North Dakota’s Voter ID Law Threatens to Silence Native Americans


One would think that if you’re a U.S. Congressman who insulted your state’s largest minority population and threatened bodily injury to their Tribally-elected leaders while in the process of verbally assaulting a Native American woman at a very public state coalition meeting for Abused Women’s Services that you would apologize.  That would be the smart, decent thing to do, right?

Apparently North Dakota Congressman Kevin Cramer doesn’t think so.  On March 26, 2013, he spent nearly half an hour laying into Melissa Merrick, the Director of the Spirit Lake Victim Assistance Program.  She’s also a tribal member who happens to be a survivor of child sexual abuse.  During that time, Cramer reportedly stated in front of a roomful of domestic violence advocates that he wanted to “wring the Spirit Lake tribal council’s necks and slam them against the wall.”  He also called tribal governments dysfunctional, and went on a tirade against provisions in the Violence Against Women Act that are meant to protect Native American women.  His tantrum was so disturbing that attendees at the meeting got up and left.  By the time the dust settled, another Native American woman present was in tears.

Cramer had no problem addressing the media once the story broke- but instead of apologizing for his verbal attack and decidedly inappropriate behavior, he took the opportunity to reiterate his anger towards North Dakota tribes and personally assail Ms. Merrick even further, at one point saying “once a victim, always a victim” about her on a news program broadcast out of Fargo, N.D.  Furthermore, Cramer, to this day, has never denied that he threatened tribal leaders with physical violence.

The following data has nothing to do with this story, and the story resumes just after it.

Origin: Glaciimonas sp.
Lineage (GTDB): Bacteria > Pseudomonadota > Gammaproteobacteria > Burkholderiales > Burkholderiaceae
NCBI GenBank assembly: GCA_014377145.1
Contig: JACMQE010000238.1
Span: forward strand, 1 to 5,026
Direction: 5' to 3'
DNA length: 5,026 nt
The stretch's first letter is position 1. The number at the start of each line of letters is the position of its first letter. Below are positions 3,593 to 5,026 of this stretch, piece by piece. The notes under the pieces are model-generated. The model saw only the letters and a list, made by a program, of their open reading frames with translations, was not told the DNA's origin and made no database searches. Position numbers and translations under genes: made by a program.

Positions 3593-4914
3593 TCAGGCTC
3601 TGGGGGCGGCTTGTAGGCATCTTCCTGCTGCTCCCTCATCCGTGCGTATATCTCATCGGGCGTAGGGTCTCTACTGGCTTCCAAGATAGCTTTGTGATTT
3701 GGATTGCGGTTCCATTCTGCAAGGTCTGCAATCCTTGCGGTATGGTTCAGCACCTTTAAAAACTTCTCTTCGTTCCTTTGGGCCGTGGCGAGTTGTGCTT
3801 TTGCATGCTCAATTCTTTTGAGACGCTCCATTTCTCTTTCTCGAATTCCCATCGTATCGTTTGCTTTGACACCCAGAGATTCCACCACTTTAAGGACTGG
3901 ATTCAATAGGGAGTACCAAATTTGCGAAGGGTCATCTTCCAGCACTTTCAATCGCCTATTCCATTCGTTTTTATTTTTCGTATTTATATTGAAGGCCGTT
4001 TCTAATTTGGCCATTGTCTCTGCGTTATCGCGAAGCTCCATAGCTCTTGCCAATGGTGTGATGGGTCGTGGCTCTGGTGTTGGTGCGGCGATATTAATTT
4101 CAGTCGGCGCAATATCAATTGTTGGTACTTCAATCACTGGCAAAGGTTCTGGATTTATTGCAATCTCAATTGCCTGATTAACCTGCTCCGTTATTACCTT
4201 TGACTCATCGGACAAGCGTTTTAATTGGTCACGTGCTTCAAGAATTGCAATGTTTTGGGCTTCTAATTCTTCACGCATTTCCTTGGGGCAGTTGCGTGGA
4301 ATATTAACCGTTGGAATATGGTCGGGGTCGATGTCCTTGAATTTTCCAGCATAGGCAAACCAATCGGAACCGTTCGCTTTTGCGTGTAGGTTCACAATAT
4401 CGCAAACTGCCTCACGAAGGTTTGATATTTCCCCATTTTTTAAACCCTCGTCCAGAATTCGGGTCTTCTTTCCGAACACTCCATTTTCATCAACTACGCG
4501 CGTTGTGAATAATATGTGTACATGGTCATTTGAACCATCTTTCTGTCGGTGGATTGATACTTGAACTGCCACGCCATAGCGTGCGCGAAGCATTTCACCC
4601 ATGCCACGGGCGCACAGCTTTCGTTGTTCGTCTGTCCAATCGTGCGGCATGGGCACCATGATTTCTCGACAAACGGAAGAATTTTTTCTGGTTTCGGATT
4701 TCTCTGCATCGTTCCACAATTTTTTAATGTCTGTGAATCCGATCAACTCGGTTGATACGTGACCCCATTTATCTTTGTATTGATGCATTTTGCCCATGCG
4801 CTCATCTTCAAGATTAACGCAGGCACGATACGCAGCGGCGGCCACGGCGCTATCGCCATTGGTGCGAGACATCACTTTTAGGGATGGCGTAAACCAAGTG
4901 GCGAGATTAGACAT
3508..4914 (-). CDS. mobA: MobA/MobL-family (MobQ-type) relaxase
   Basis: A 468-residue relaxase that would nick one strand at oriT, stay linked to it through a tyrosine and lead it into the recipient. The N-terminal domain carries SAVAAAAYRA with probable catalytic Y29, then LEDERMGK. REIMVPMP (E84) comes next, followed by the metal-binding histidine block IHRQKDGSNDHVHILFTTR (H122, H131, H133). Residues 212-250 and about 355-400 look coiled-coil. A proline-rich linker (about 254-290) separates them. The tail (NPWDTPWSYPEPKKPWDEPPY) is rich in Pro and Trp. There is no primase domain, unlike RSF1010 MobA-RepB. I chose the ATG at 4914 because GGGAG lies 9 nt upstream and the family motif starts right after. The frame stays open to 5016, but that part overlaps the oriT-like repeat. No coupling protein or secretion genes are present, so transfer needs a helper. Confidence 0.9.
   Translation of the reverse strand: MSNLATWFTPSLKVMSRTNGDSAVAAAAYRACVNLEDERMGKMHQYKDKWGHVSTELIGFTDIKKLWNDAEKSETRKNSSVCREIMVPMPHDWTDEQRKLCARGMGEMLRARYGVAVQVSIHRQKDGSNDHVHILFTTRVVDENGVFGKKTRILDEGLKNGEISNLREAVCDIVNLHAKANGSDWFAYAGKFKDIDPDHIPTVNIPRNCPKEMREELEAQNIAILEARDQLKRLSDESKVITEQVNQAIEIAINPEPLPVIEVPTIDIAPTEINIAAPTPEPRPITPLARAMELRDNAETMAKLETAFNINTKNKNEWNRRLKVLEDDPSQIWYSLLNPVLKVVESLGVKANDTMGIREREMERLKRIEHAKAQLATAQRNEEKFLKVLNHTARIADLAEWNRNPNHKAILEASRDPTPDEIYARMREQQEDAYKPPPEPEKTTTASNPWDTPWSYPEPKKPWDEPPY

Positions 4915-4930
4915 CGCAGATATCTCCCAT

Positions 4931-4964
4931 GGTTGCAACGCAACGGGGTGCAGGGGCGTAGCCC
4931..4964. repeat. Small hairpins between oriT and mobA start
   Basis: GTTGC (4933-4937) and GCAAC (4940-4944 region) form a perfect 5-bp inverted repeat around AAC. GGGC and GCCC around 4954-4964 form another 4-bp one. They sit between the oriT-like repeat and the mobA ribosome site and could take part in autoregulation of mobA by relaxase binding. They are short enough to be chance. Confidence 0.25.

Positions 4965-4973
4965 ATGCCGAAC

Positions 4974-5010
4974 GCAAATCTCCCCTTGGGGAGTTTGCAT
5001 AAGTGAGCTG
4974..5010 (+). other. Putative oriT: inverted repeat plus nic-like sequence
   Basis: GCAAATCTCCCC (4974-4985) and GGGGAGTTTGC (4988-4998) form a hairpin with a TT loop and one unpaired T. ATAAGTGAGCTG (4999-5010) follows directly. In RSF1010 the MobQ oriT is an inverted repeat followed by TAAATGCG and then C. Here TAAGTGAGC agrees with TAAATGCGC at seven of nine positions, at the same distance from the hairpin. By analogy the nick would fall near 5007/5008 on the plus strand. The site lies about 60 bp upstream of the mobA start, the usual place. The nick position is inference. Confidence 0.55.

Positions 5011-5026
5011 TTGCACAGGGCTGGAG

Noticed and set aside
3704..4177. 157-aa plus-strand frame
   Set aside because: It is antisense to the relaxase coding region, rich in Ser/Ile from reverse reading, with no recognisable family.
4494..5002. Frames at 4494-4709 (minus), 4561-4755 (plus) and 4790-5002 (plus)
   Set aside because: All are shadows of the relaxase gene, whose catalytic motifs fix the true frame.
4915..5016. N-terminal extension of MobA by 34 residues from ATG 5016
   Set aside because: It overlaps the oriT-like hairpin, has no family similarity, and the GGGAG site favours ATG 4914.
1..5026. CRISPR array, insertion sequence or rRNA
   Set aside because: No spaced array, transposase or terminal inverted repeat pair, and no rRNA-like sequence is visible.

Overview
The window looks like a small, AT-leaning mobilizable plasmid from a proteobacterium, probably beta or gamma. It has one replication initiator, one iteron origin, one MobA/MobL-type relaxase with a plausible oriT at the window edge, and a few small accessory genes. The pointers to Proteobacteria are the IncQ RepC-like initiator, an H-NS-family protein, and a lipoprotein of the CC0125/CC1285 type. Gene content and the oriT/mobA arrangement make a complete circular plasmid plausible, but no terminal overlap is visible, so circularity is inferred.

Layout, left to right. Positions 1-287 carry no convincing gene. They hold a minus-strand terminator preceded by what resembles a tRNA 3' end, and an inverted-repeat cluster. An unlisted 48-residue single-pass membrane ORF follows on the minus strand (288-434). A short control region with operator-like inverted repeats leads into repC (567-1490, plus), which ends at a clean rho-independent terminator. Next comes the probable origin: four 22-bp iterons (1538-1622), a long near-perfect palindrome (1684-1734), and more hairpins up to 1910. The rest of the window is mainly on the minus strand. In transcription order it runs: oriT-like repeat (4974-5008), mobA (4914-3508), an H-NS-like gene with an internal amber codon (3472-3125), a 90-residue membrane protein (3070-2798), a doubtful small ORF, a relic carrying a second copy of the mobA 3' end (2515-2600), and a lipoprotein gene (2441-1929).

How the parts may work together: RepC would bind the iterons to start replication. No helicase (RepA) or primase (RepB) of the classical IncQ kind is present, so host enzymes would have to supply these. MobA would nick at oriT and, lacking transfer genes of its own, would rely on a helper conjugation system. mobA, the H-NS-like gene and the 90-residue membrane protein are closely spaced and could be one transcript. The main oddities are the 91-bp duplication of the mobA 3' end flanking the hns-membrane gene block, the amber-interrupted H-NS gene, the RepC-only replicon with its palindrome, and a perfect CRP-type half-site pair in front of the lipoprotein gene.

North Dakota tribes were outraged.  They responded to the incident via press releases asking for a formal apology from Representative Cramer, and requesting a meeting with him.  So far, those pleas have gone unanswered.

According to Melissa, Cramer, a Republican, hasn’t apologized privately either.  “I have not spoken to Congressman Cramer since the NDCAWS meeting in Bismarck when the incident occurred,” Ms .Merrick says.  “I’ve read the papers, listened to a radio show and heard that he’s apologized for his ‘tone,’ but even that didn’t sound like a real apology.  He said that he was thinking on a bigger scale and I couldn’t help getting upset due to my ‘tribal side’- but he nor his staff have not contacted me.  I have not heard that he’s contacted the North Dakota tribes either.”

Congressman Cramer’s unwillingness to apologize or meet with North Dakota Tribes seems especially unwise because North Dakota Natives are more politically active than ever and are now voting in record numbers.  In the 2012 Senatorial election, North Dakota counties containing reservations all voted overwhelmingly for Democrat Heidi Heitkamp, who won that seat by a small margin that would not have existed but for Natives who cast their ballot for her.  In short, those who run for office in the State of North Dakota can’t afford to ignore the Native vote any longer.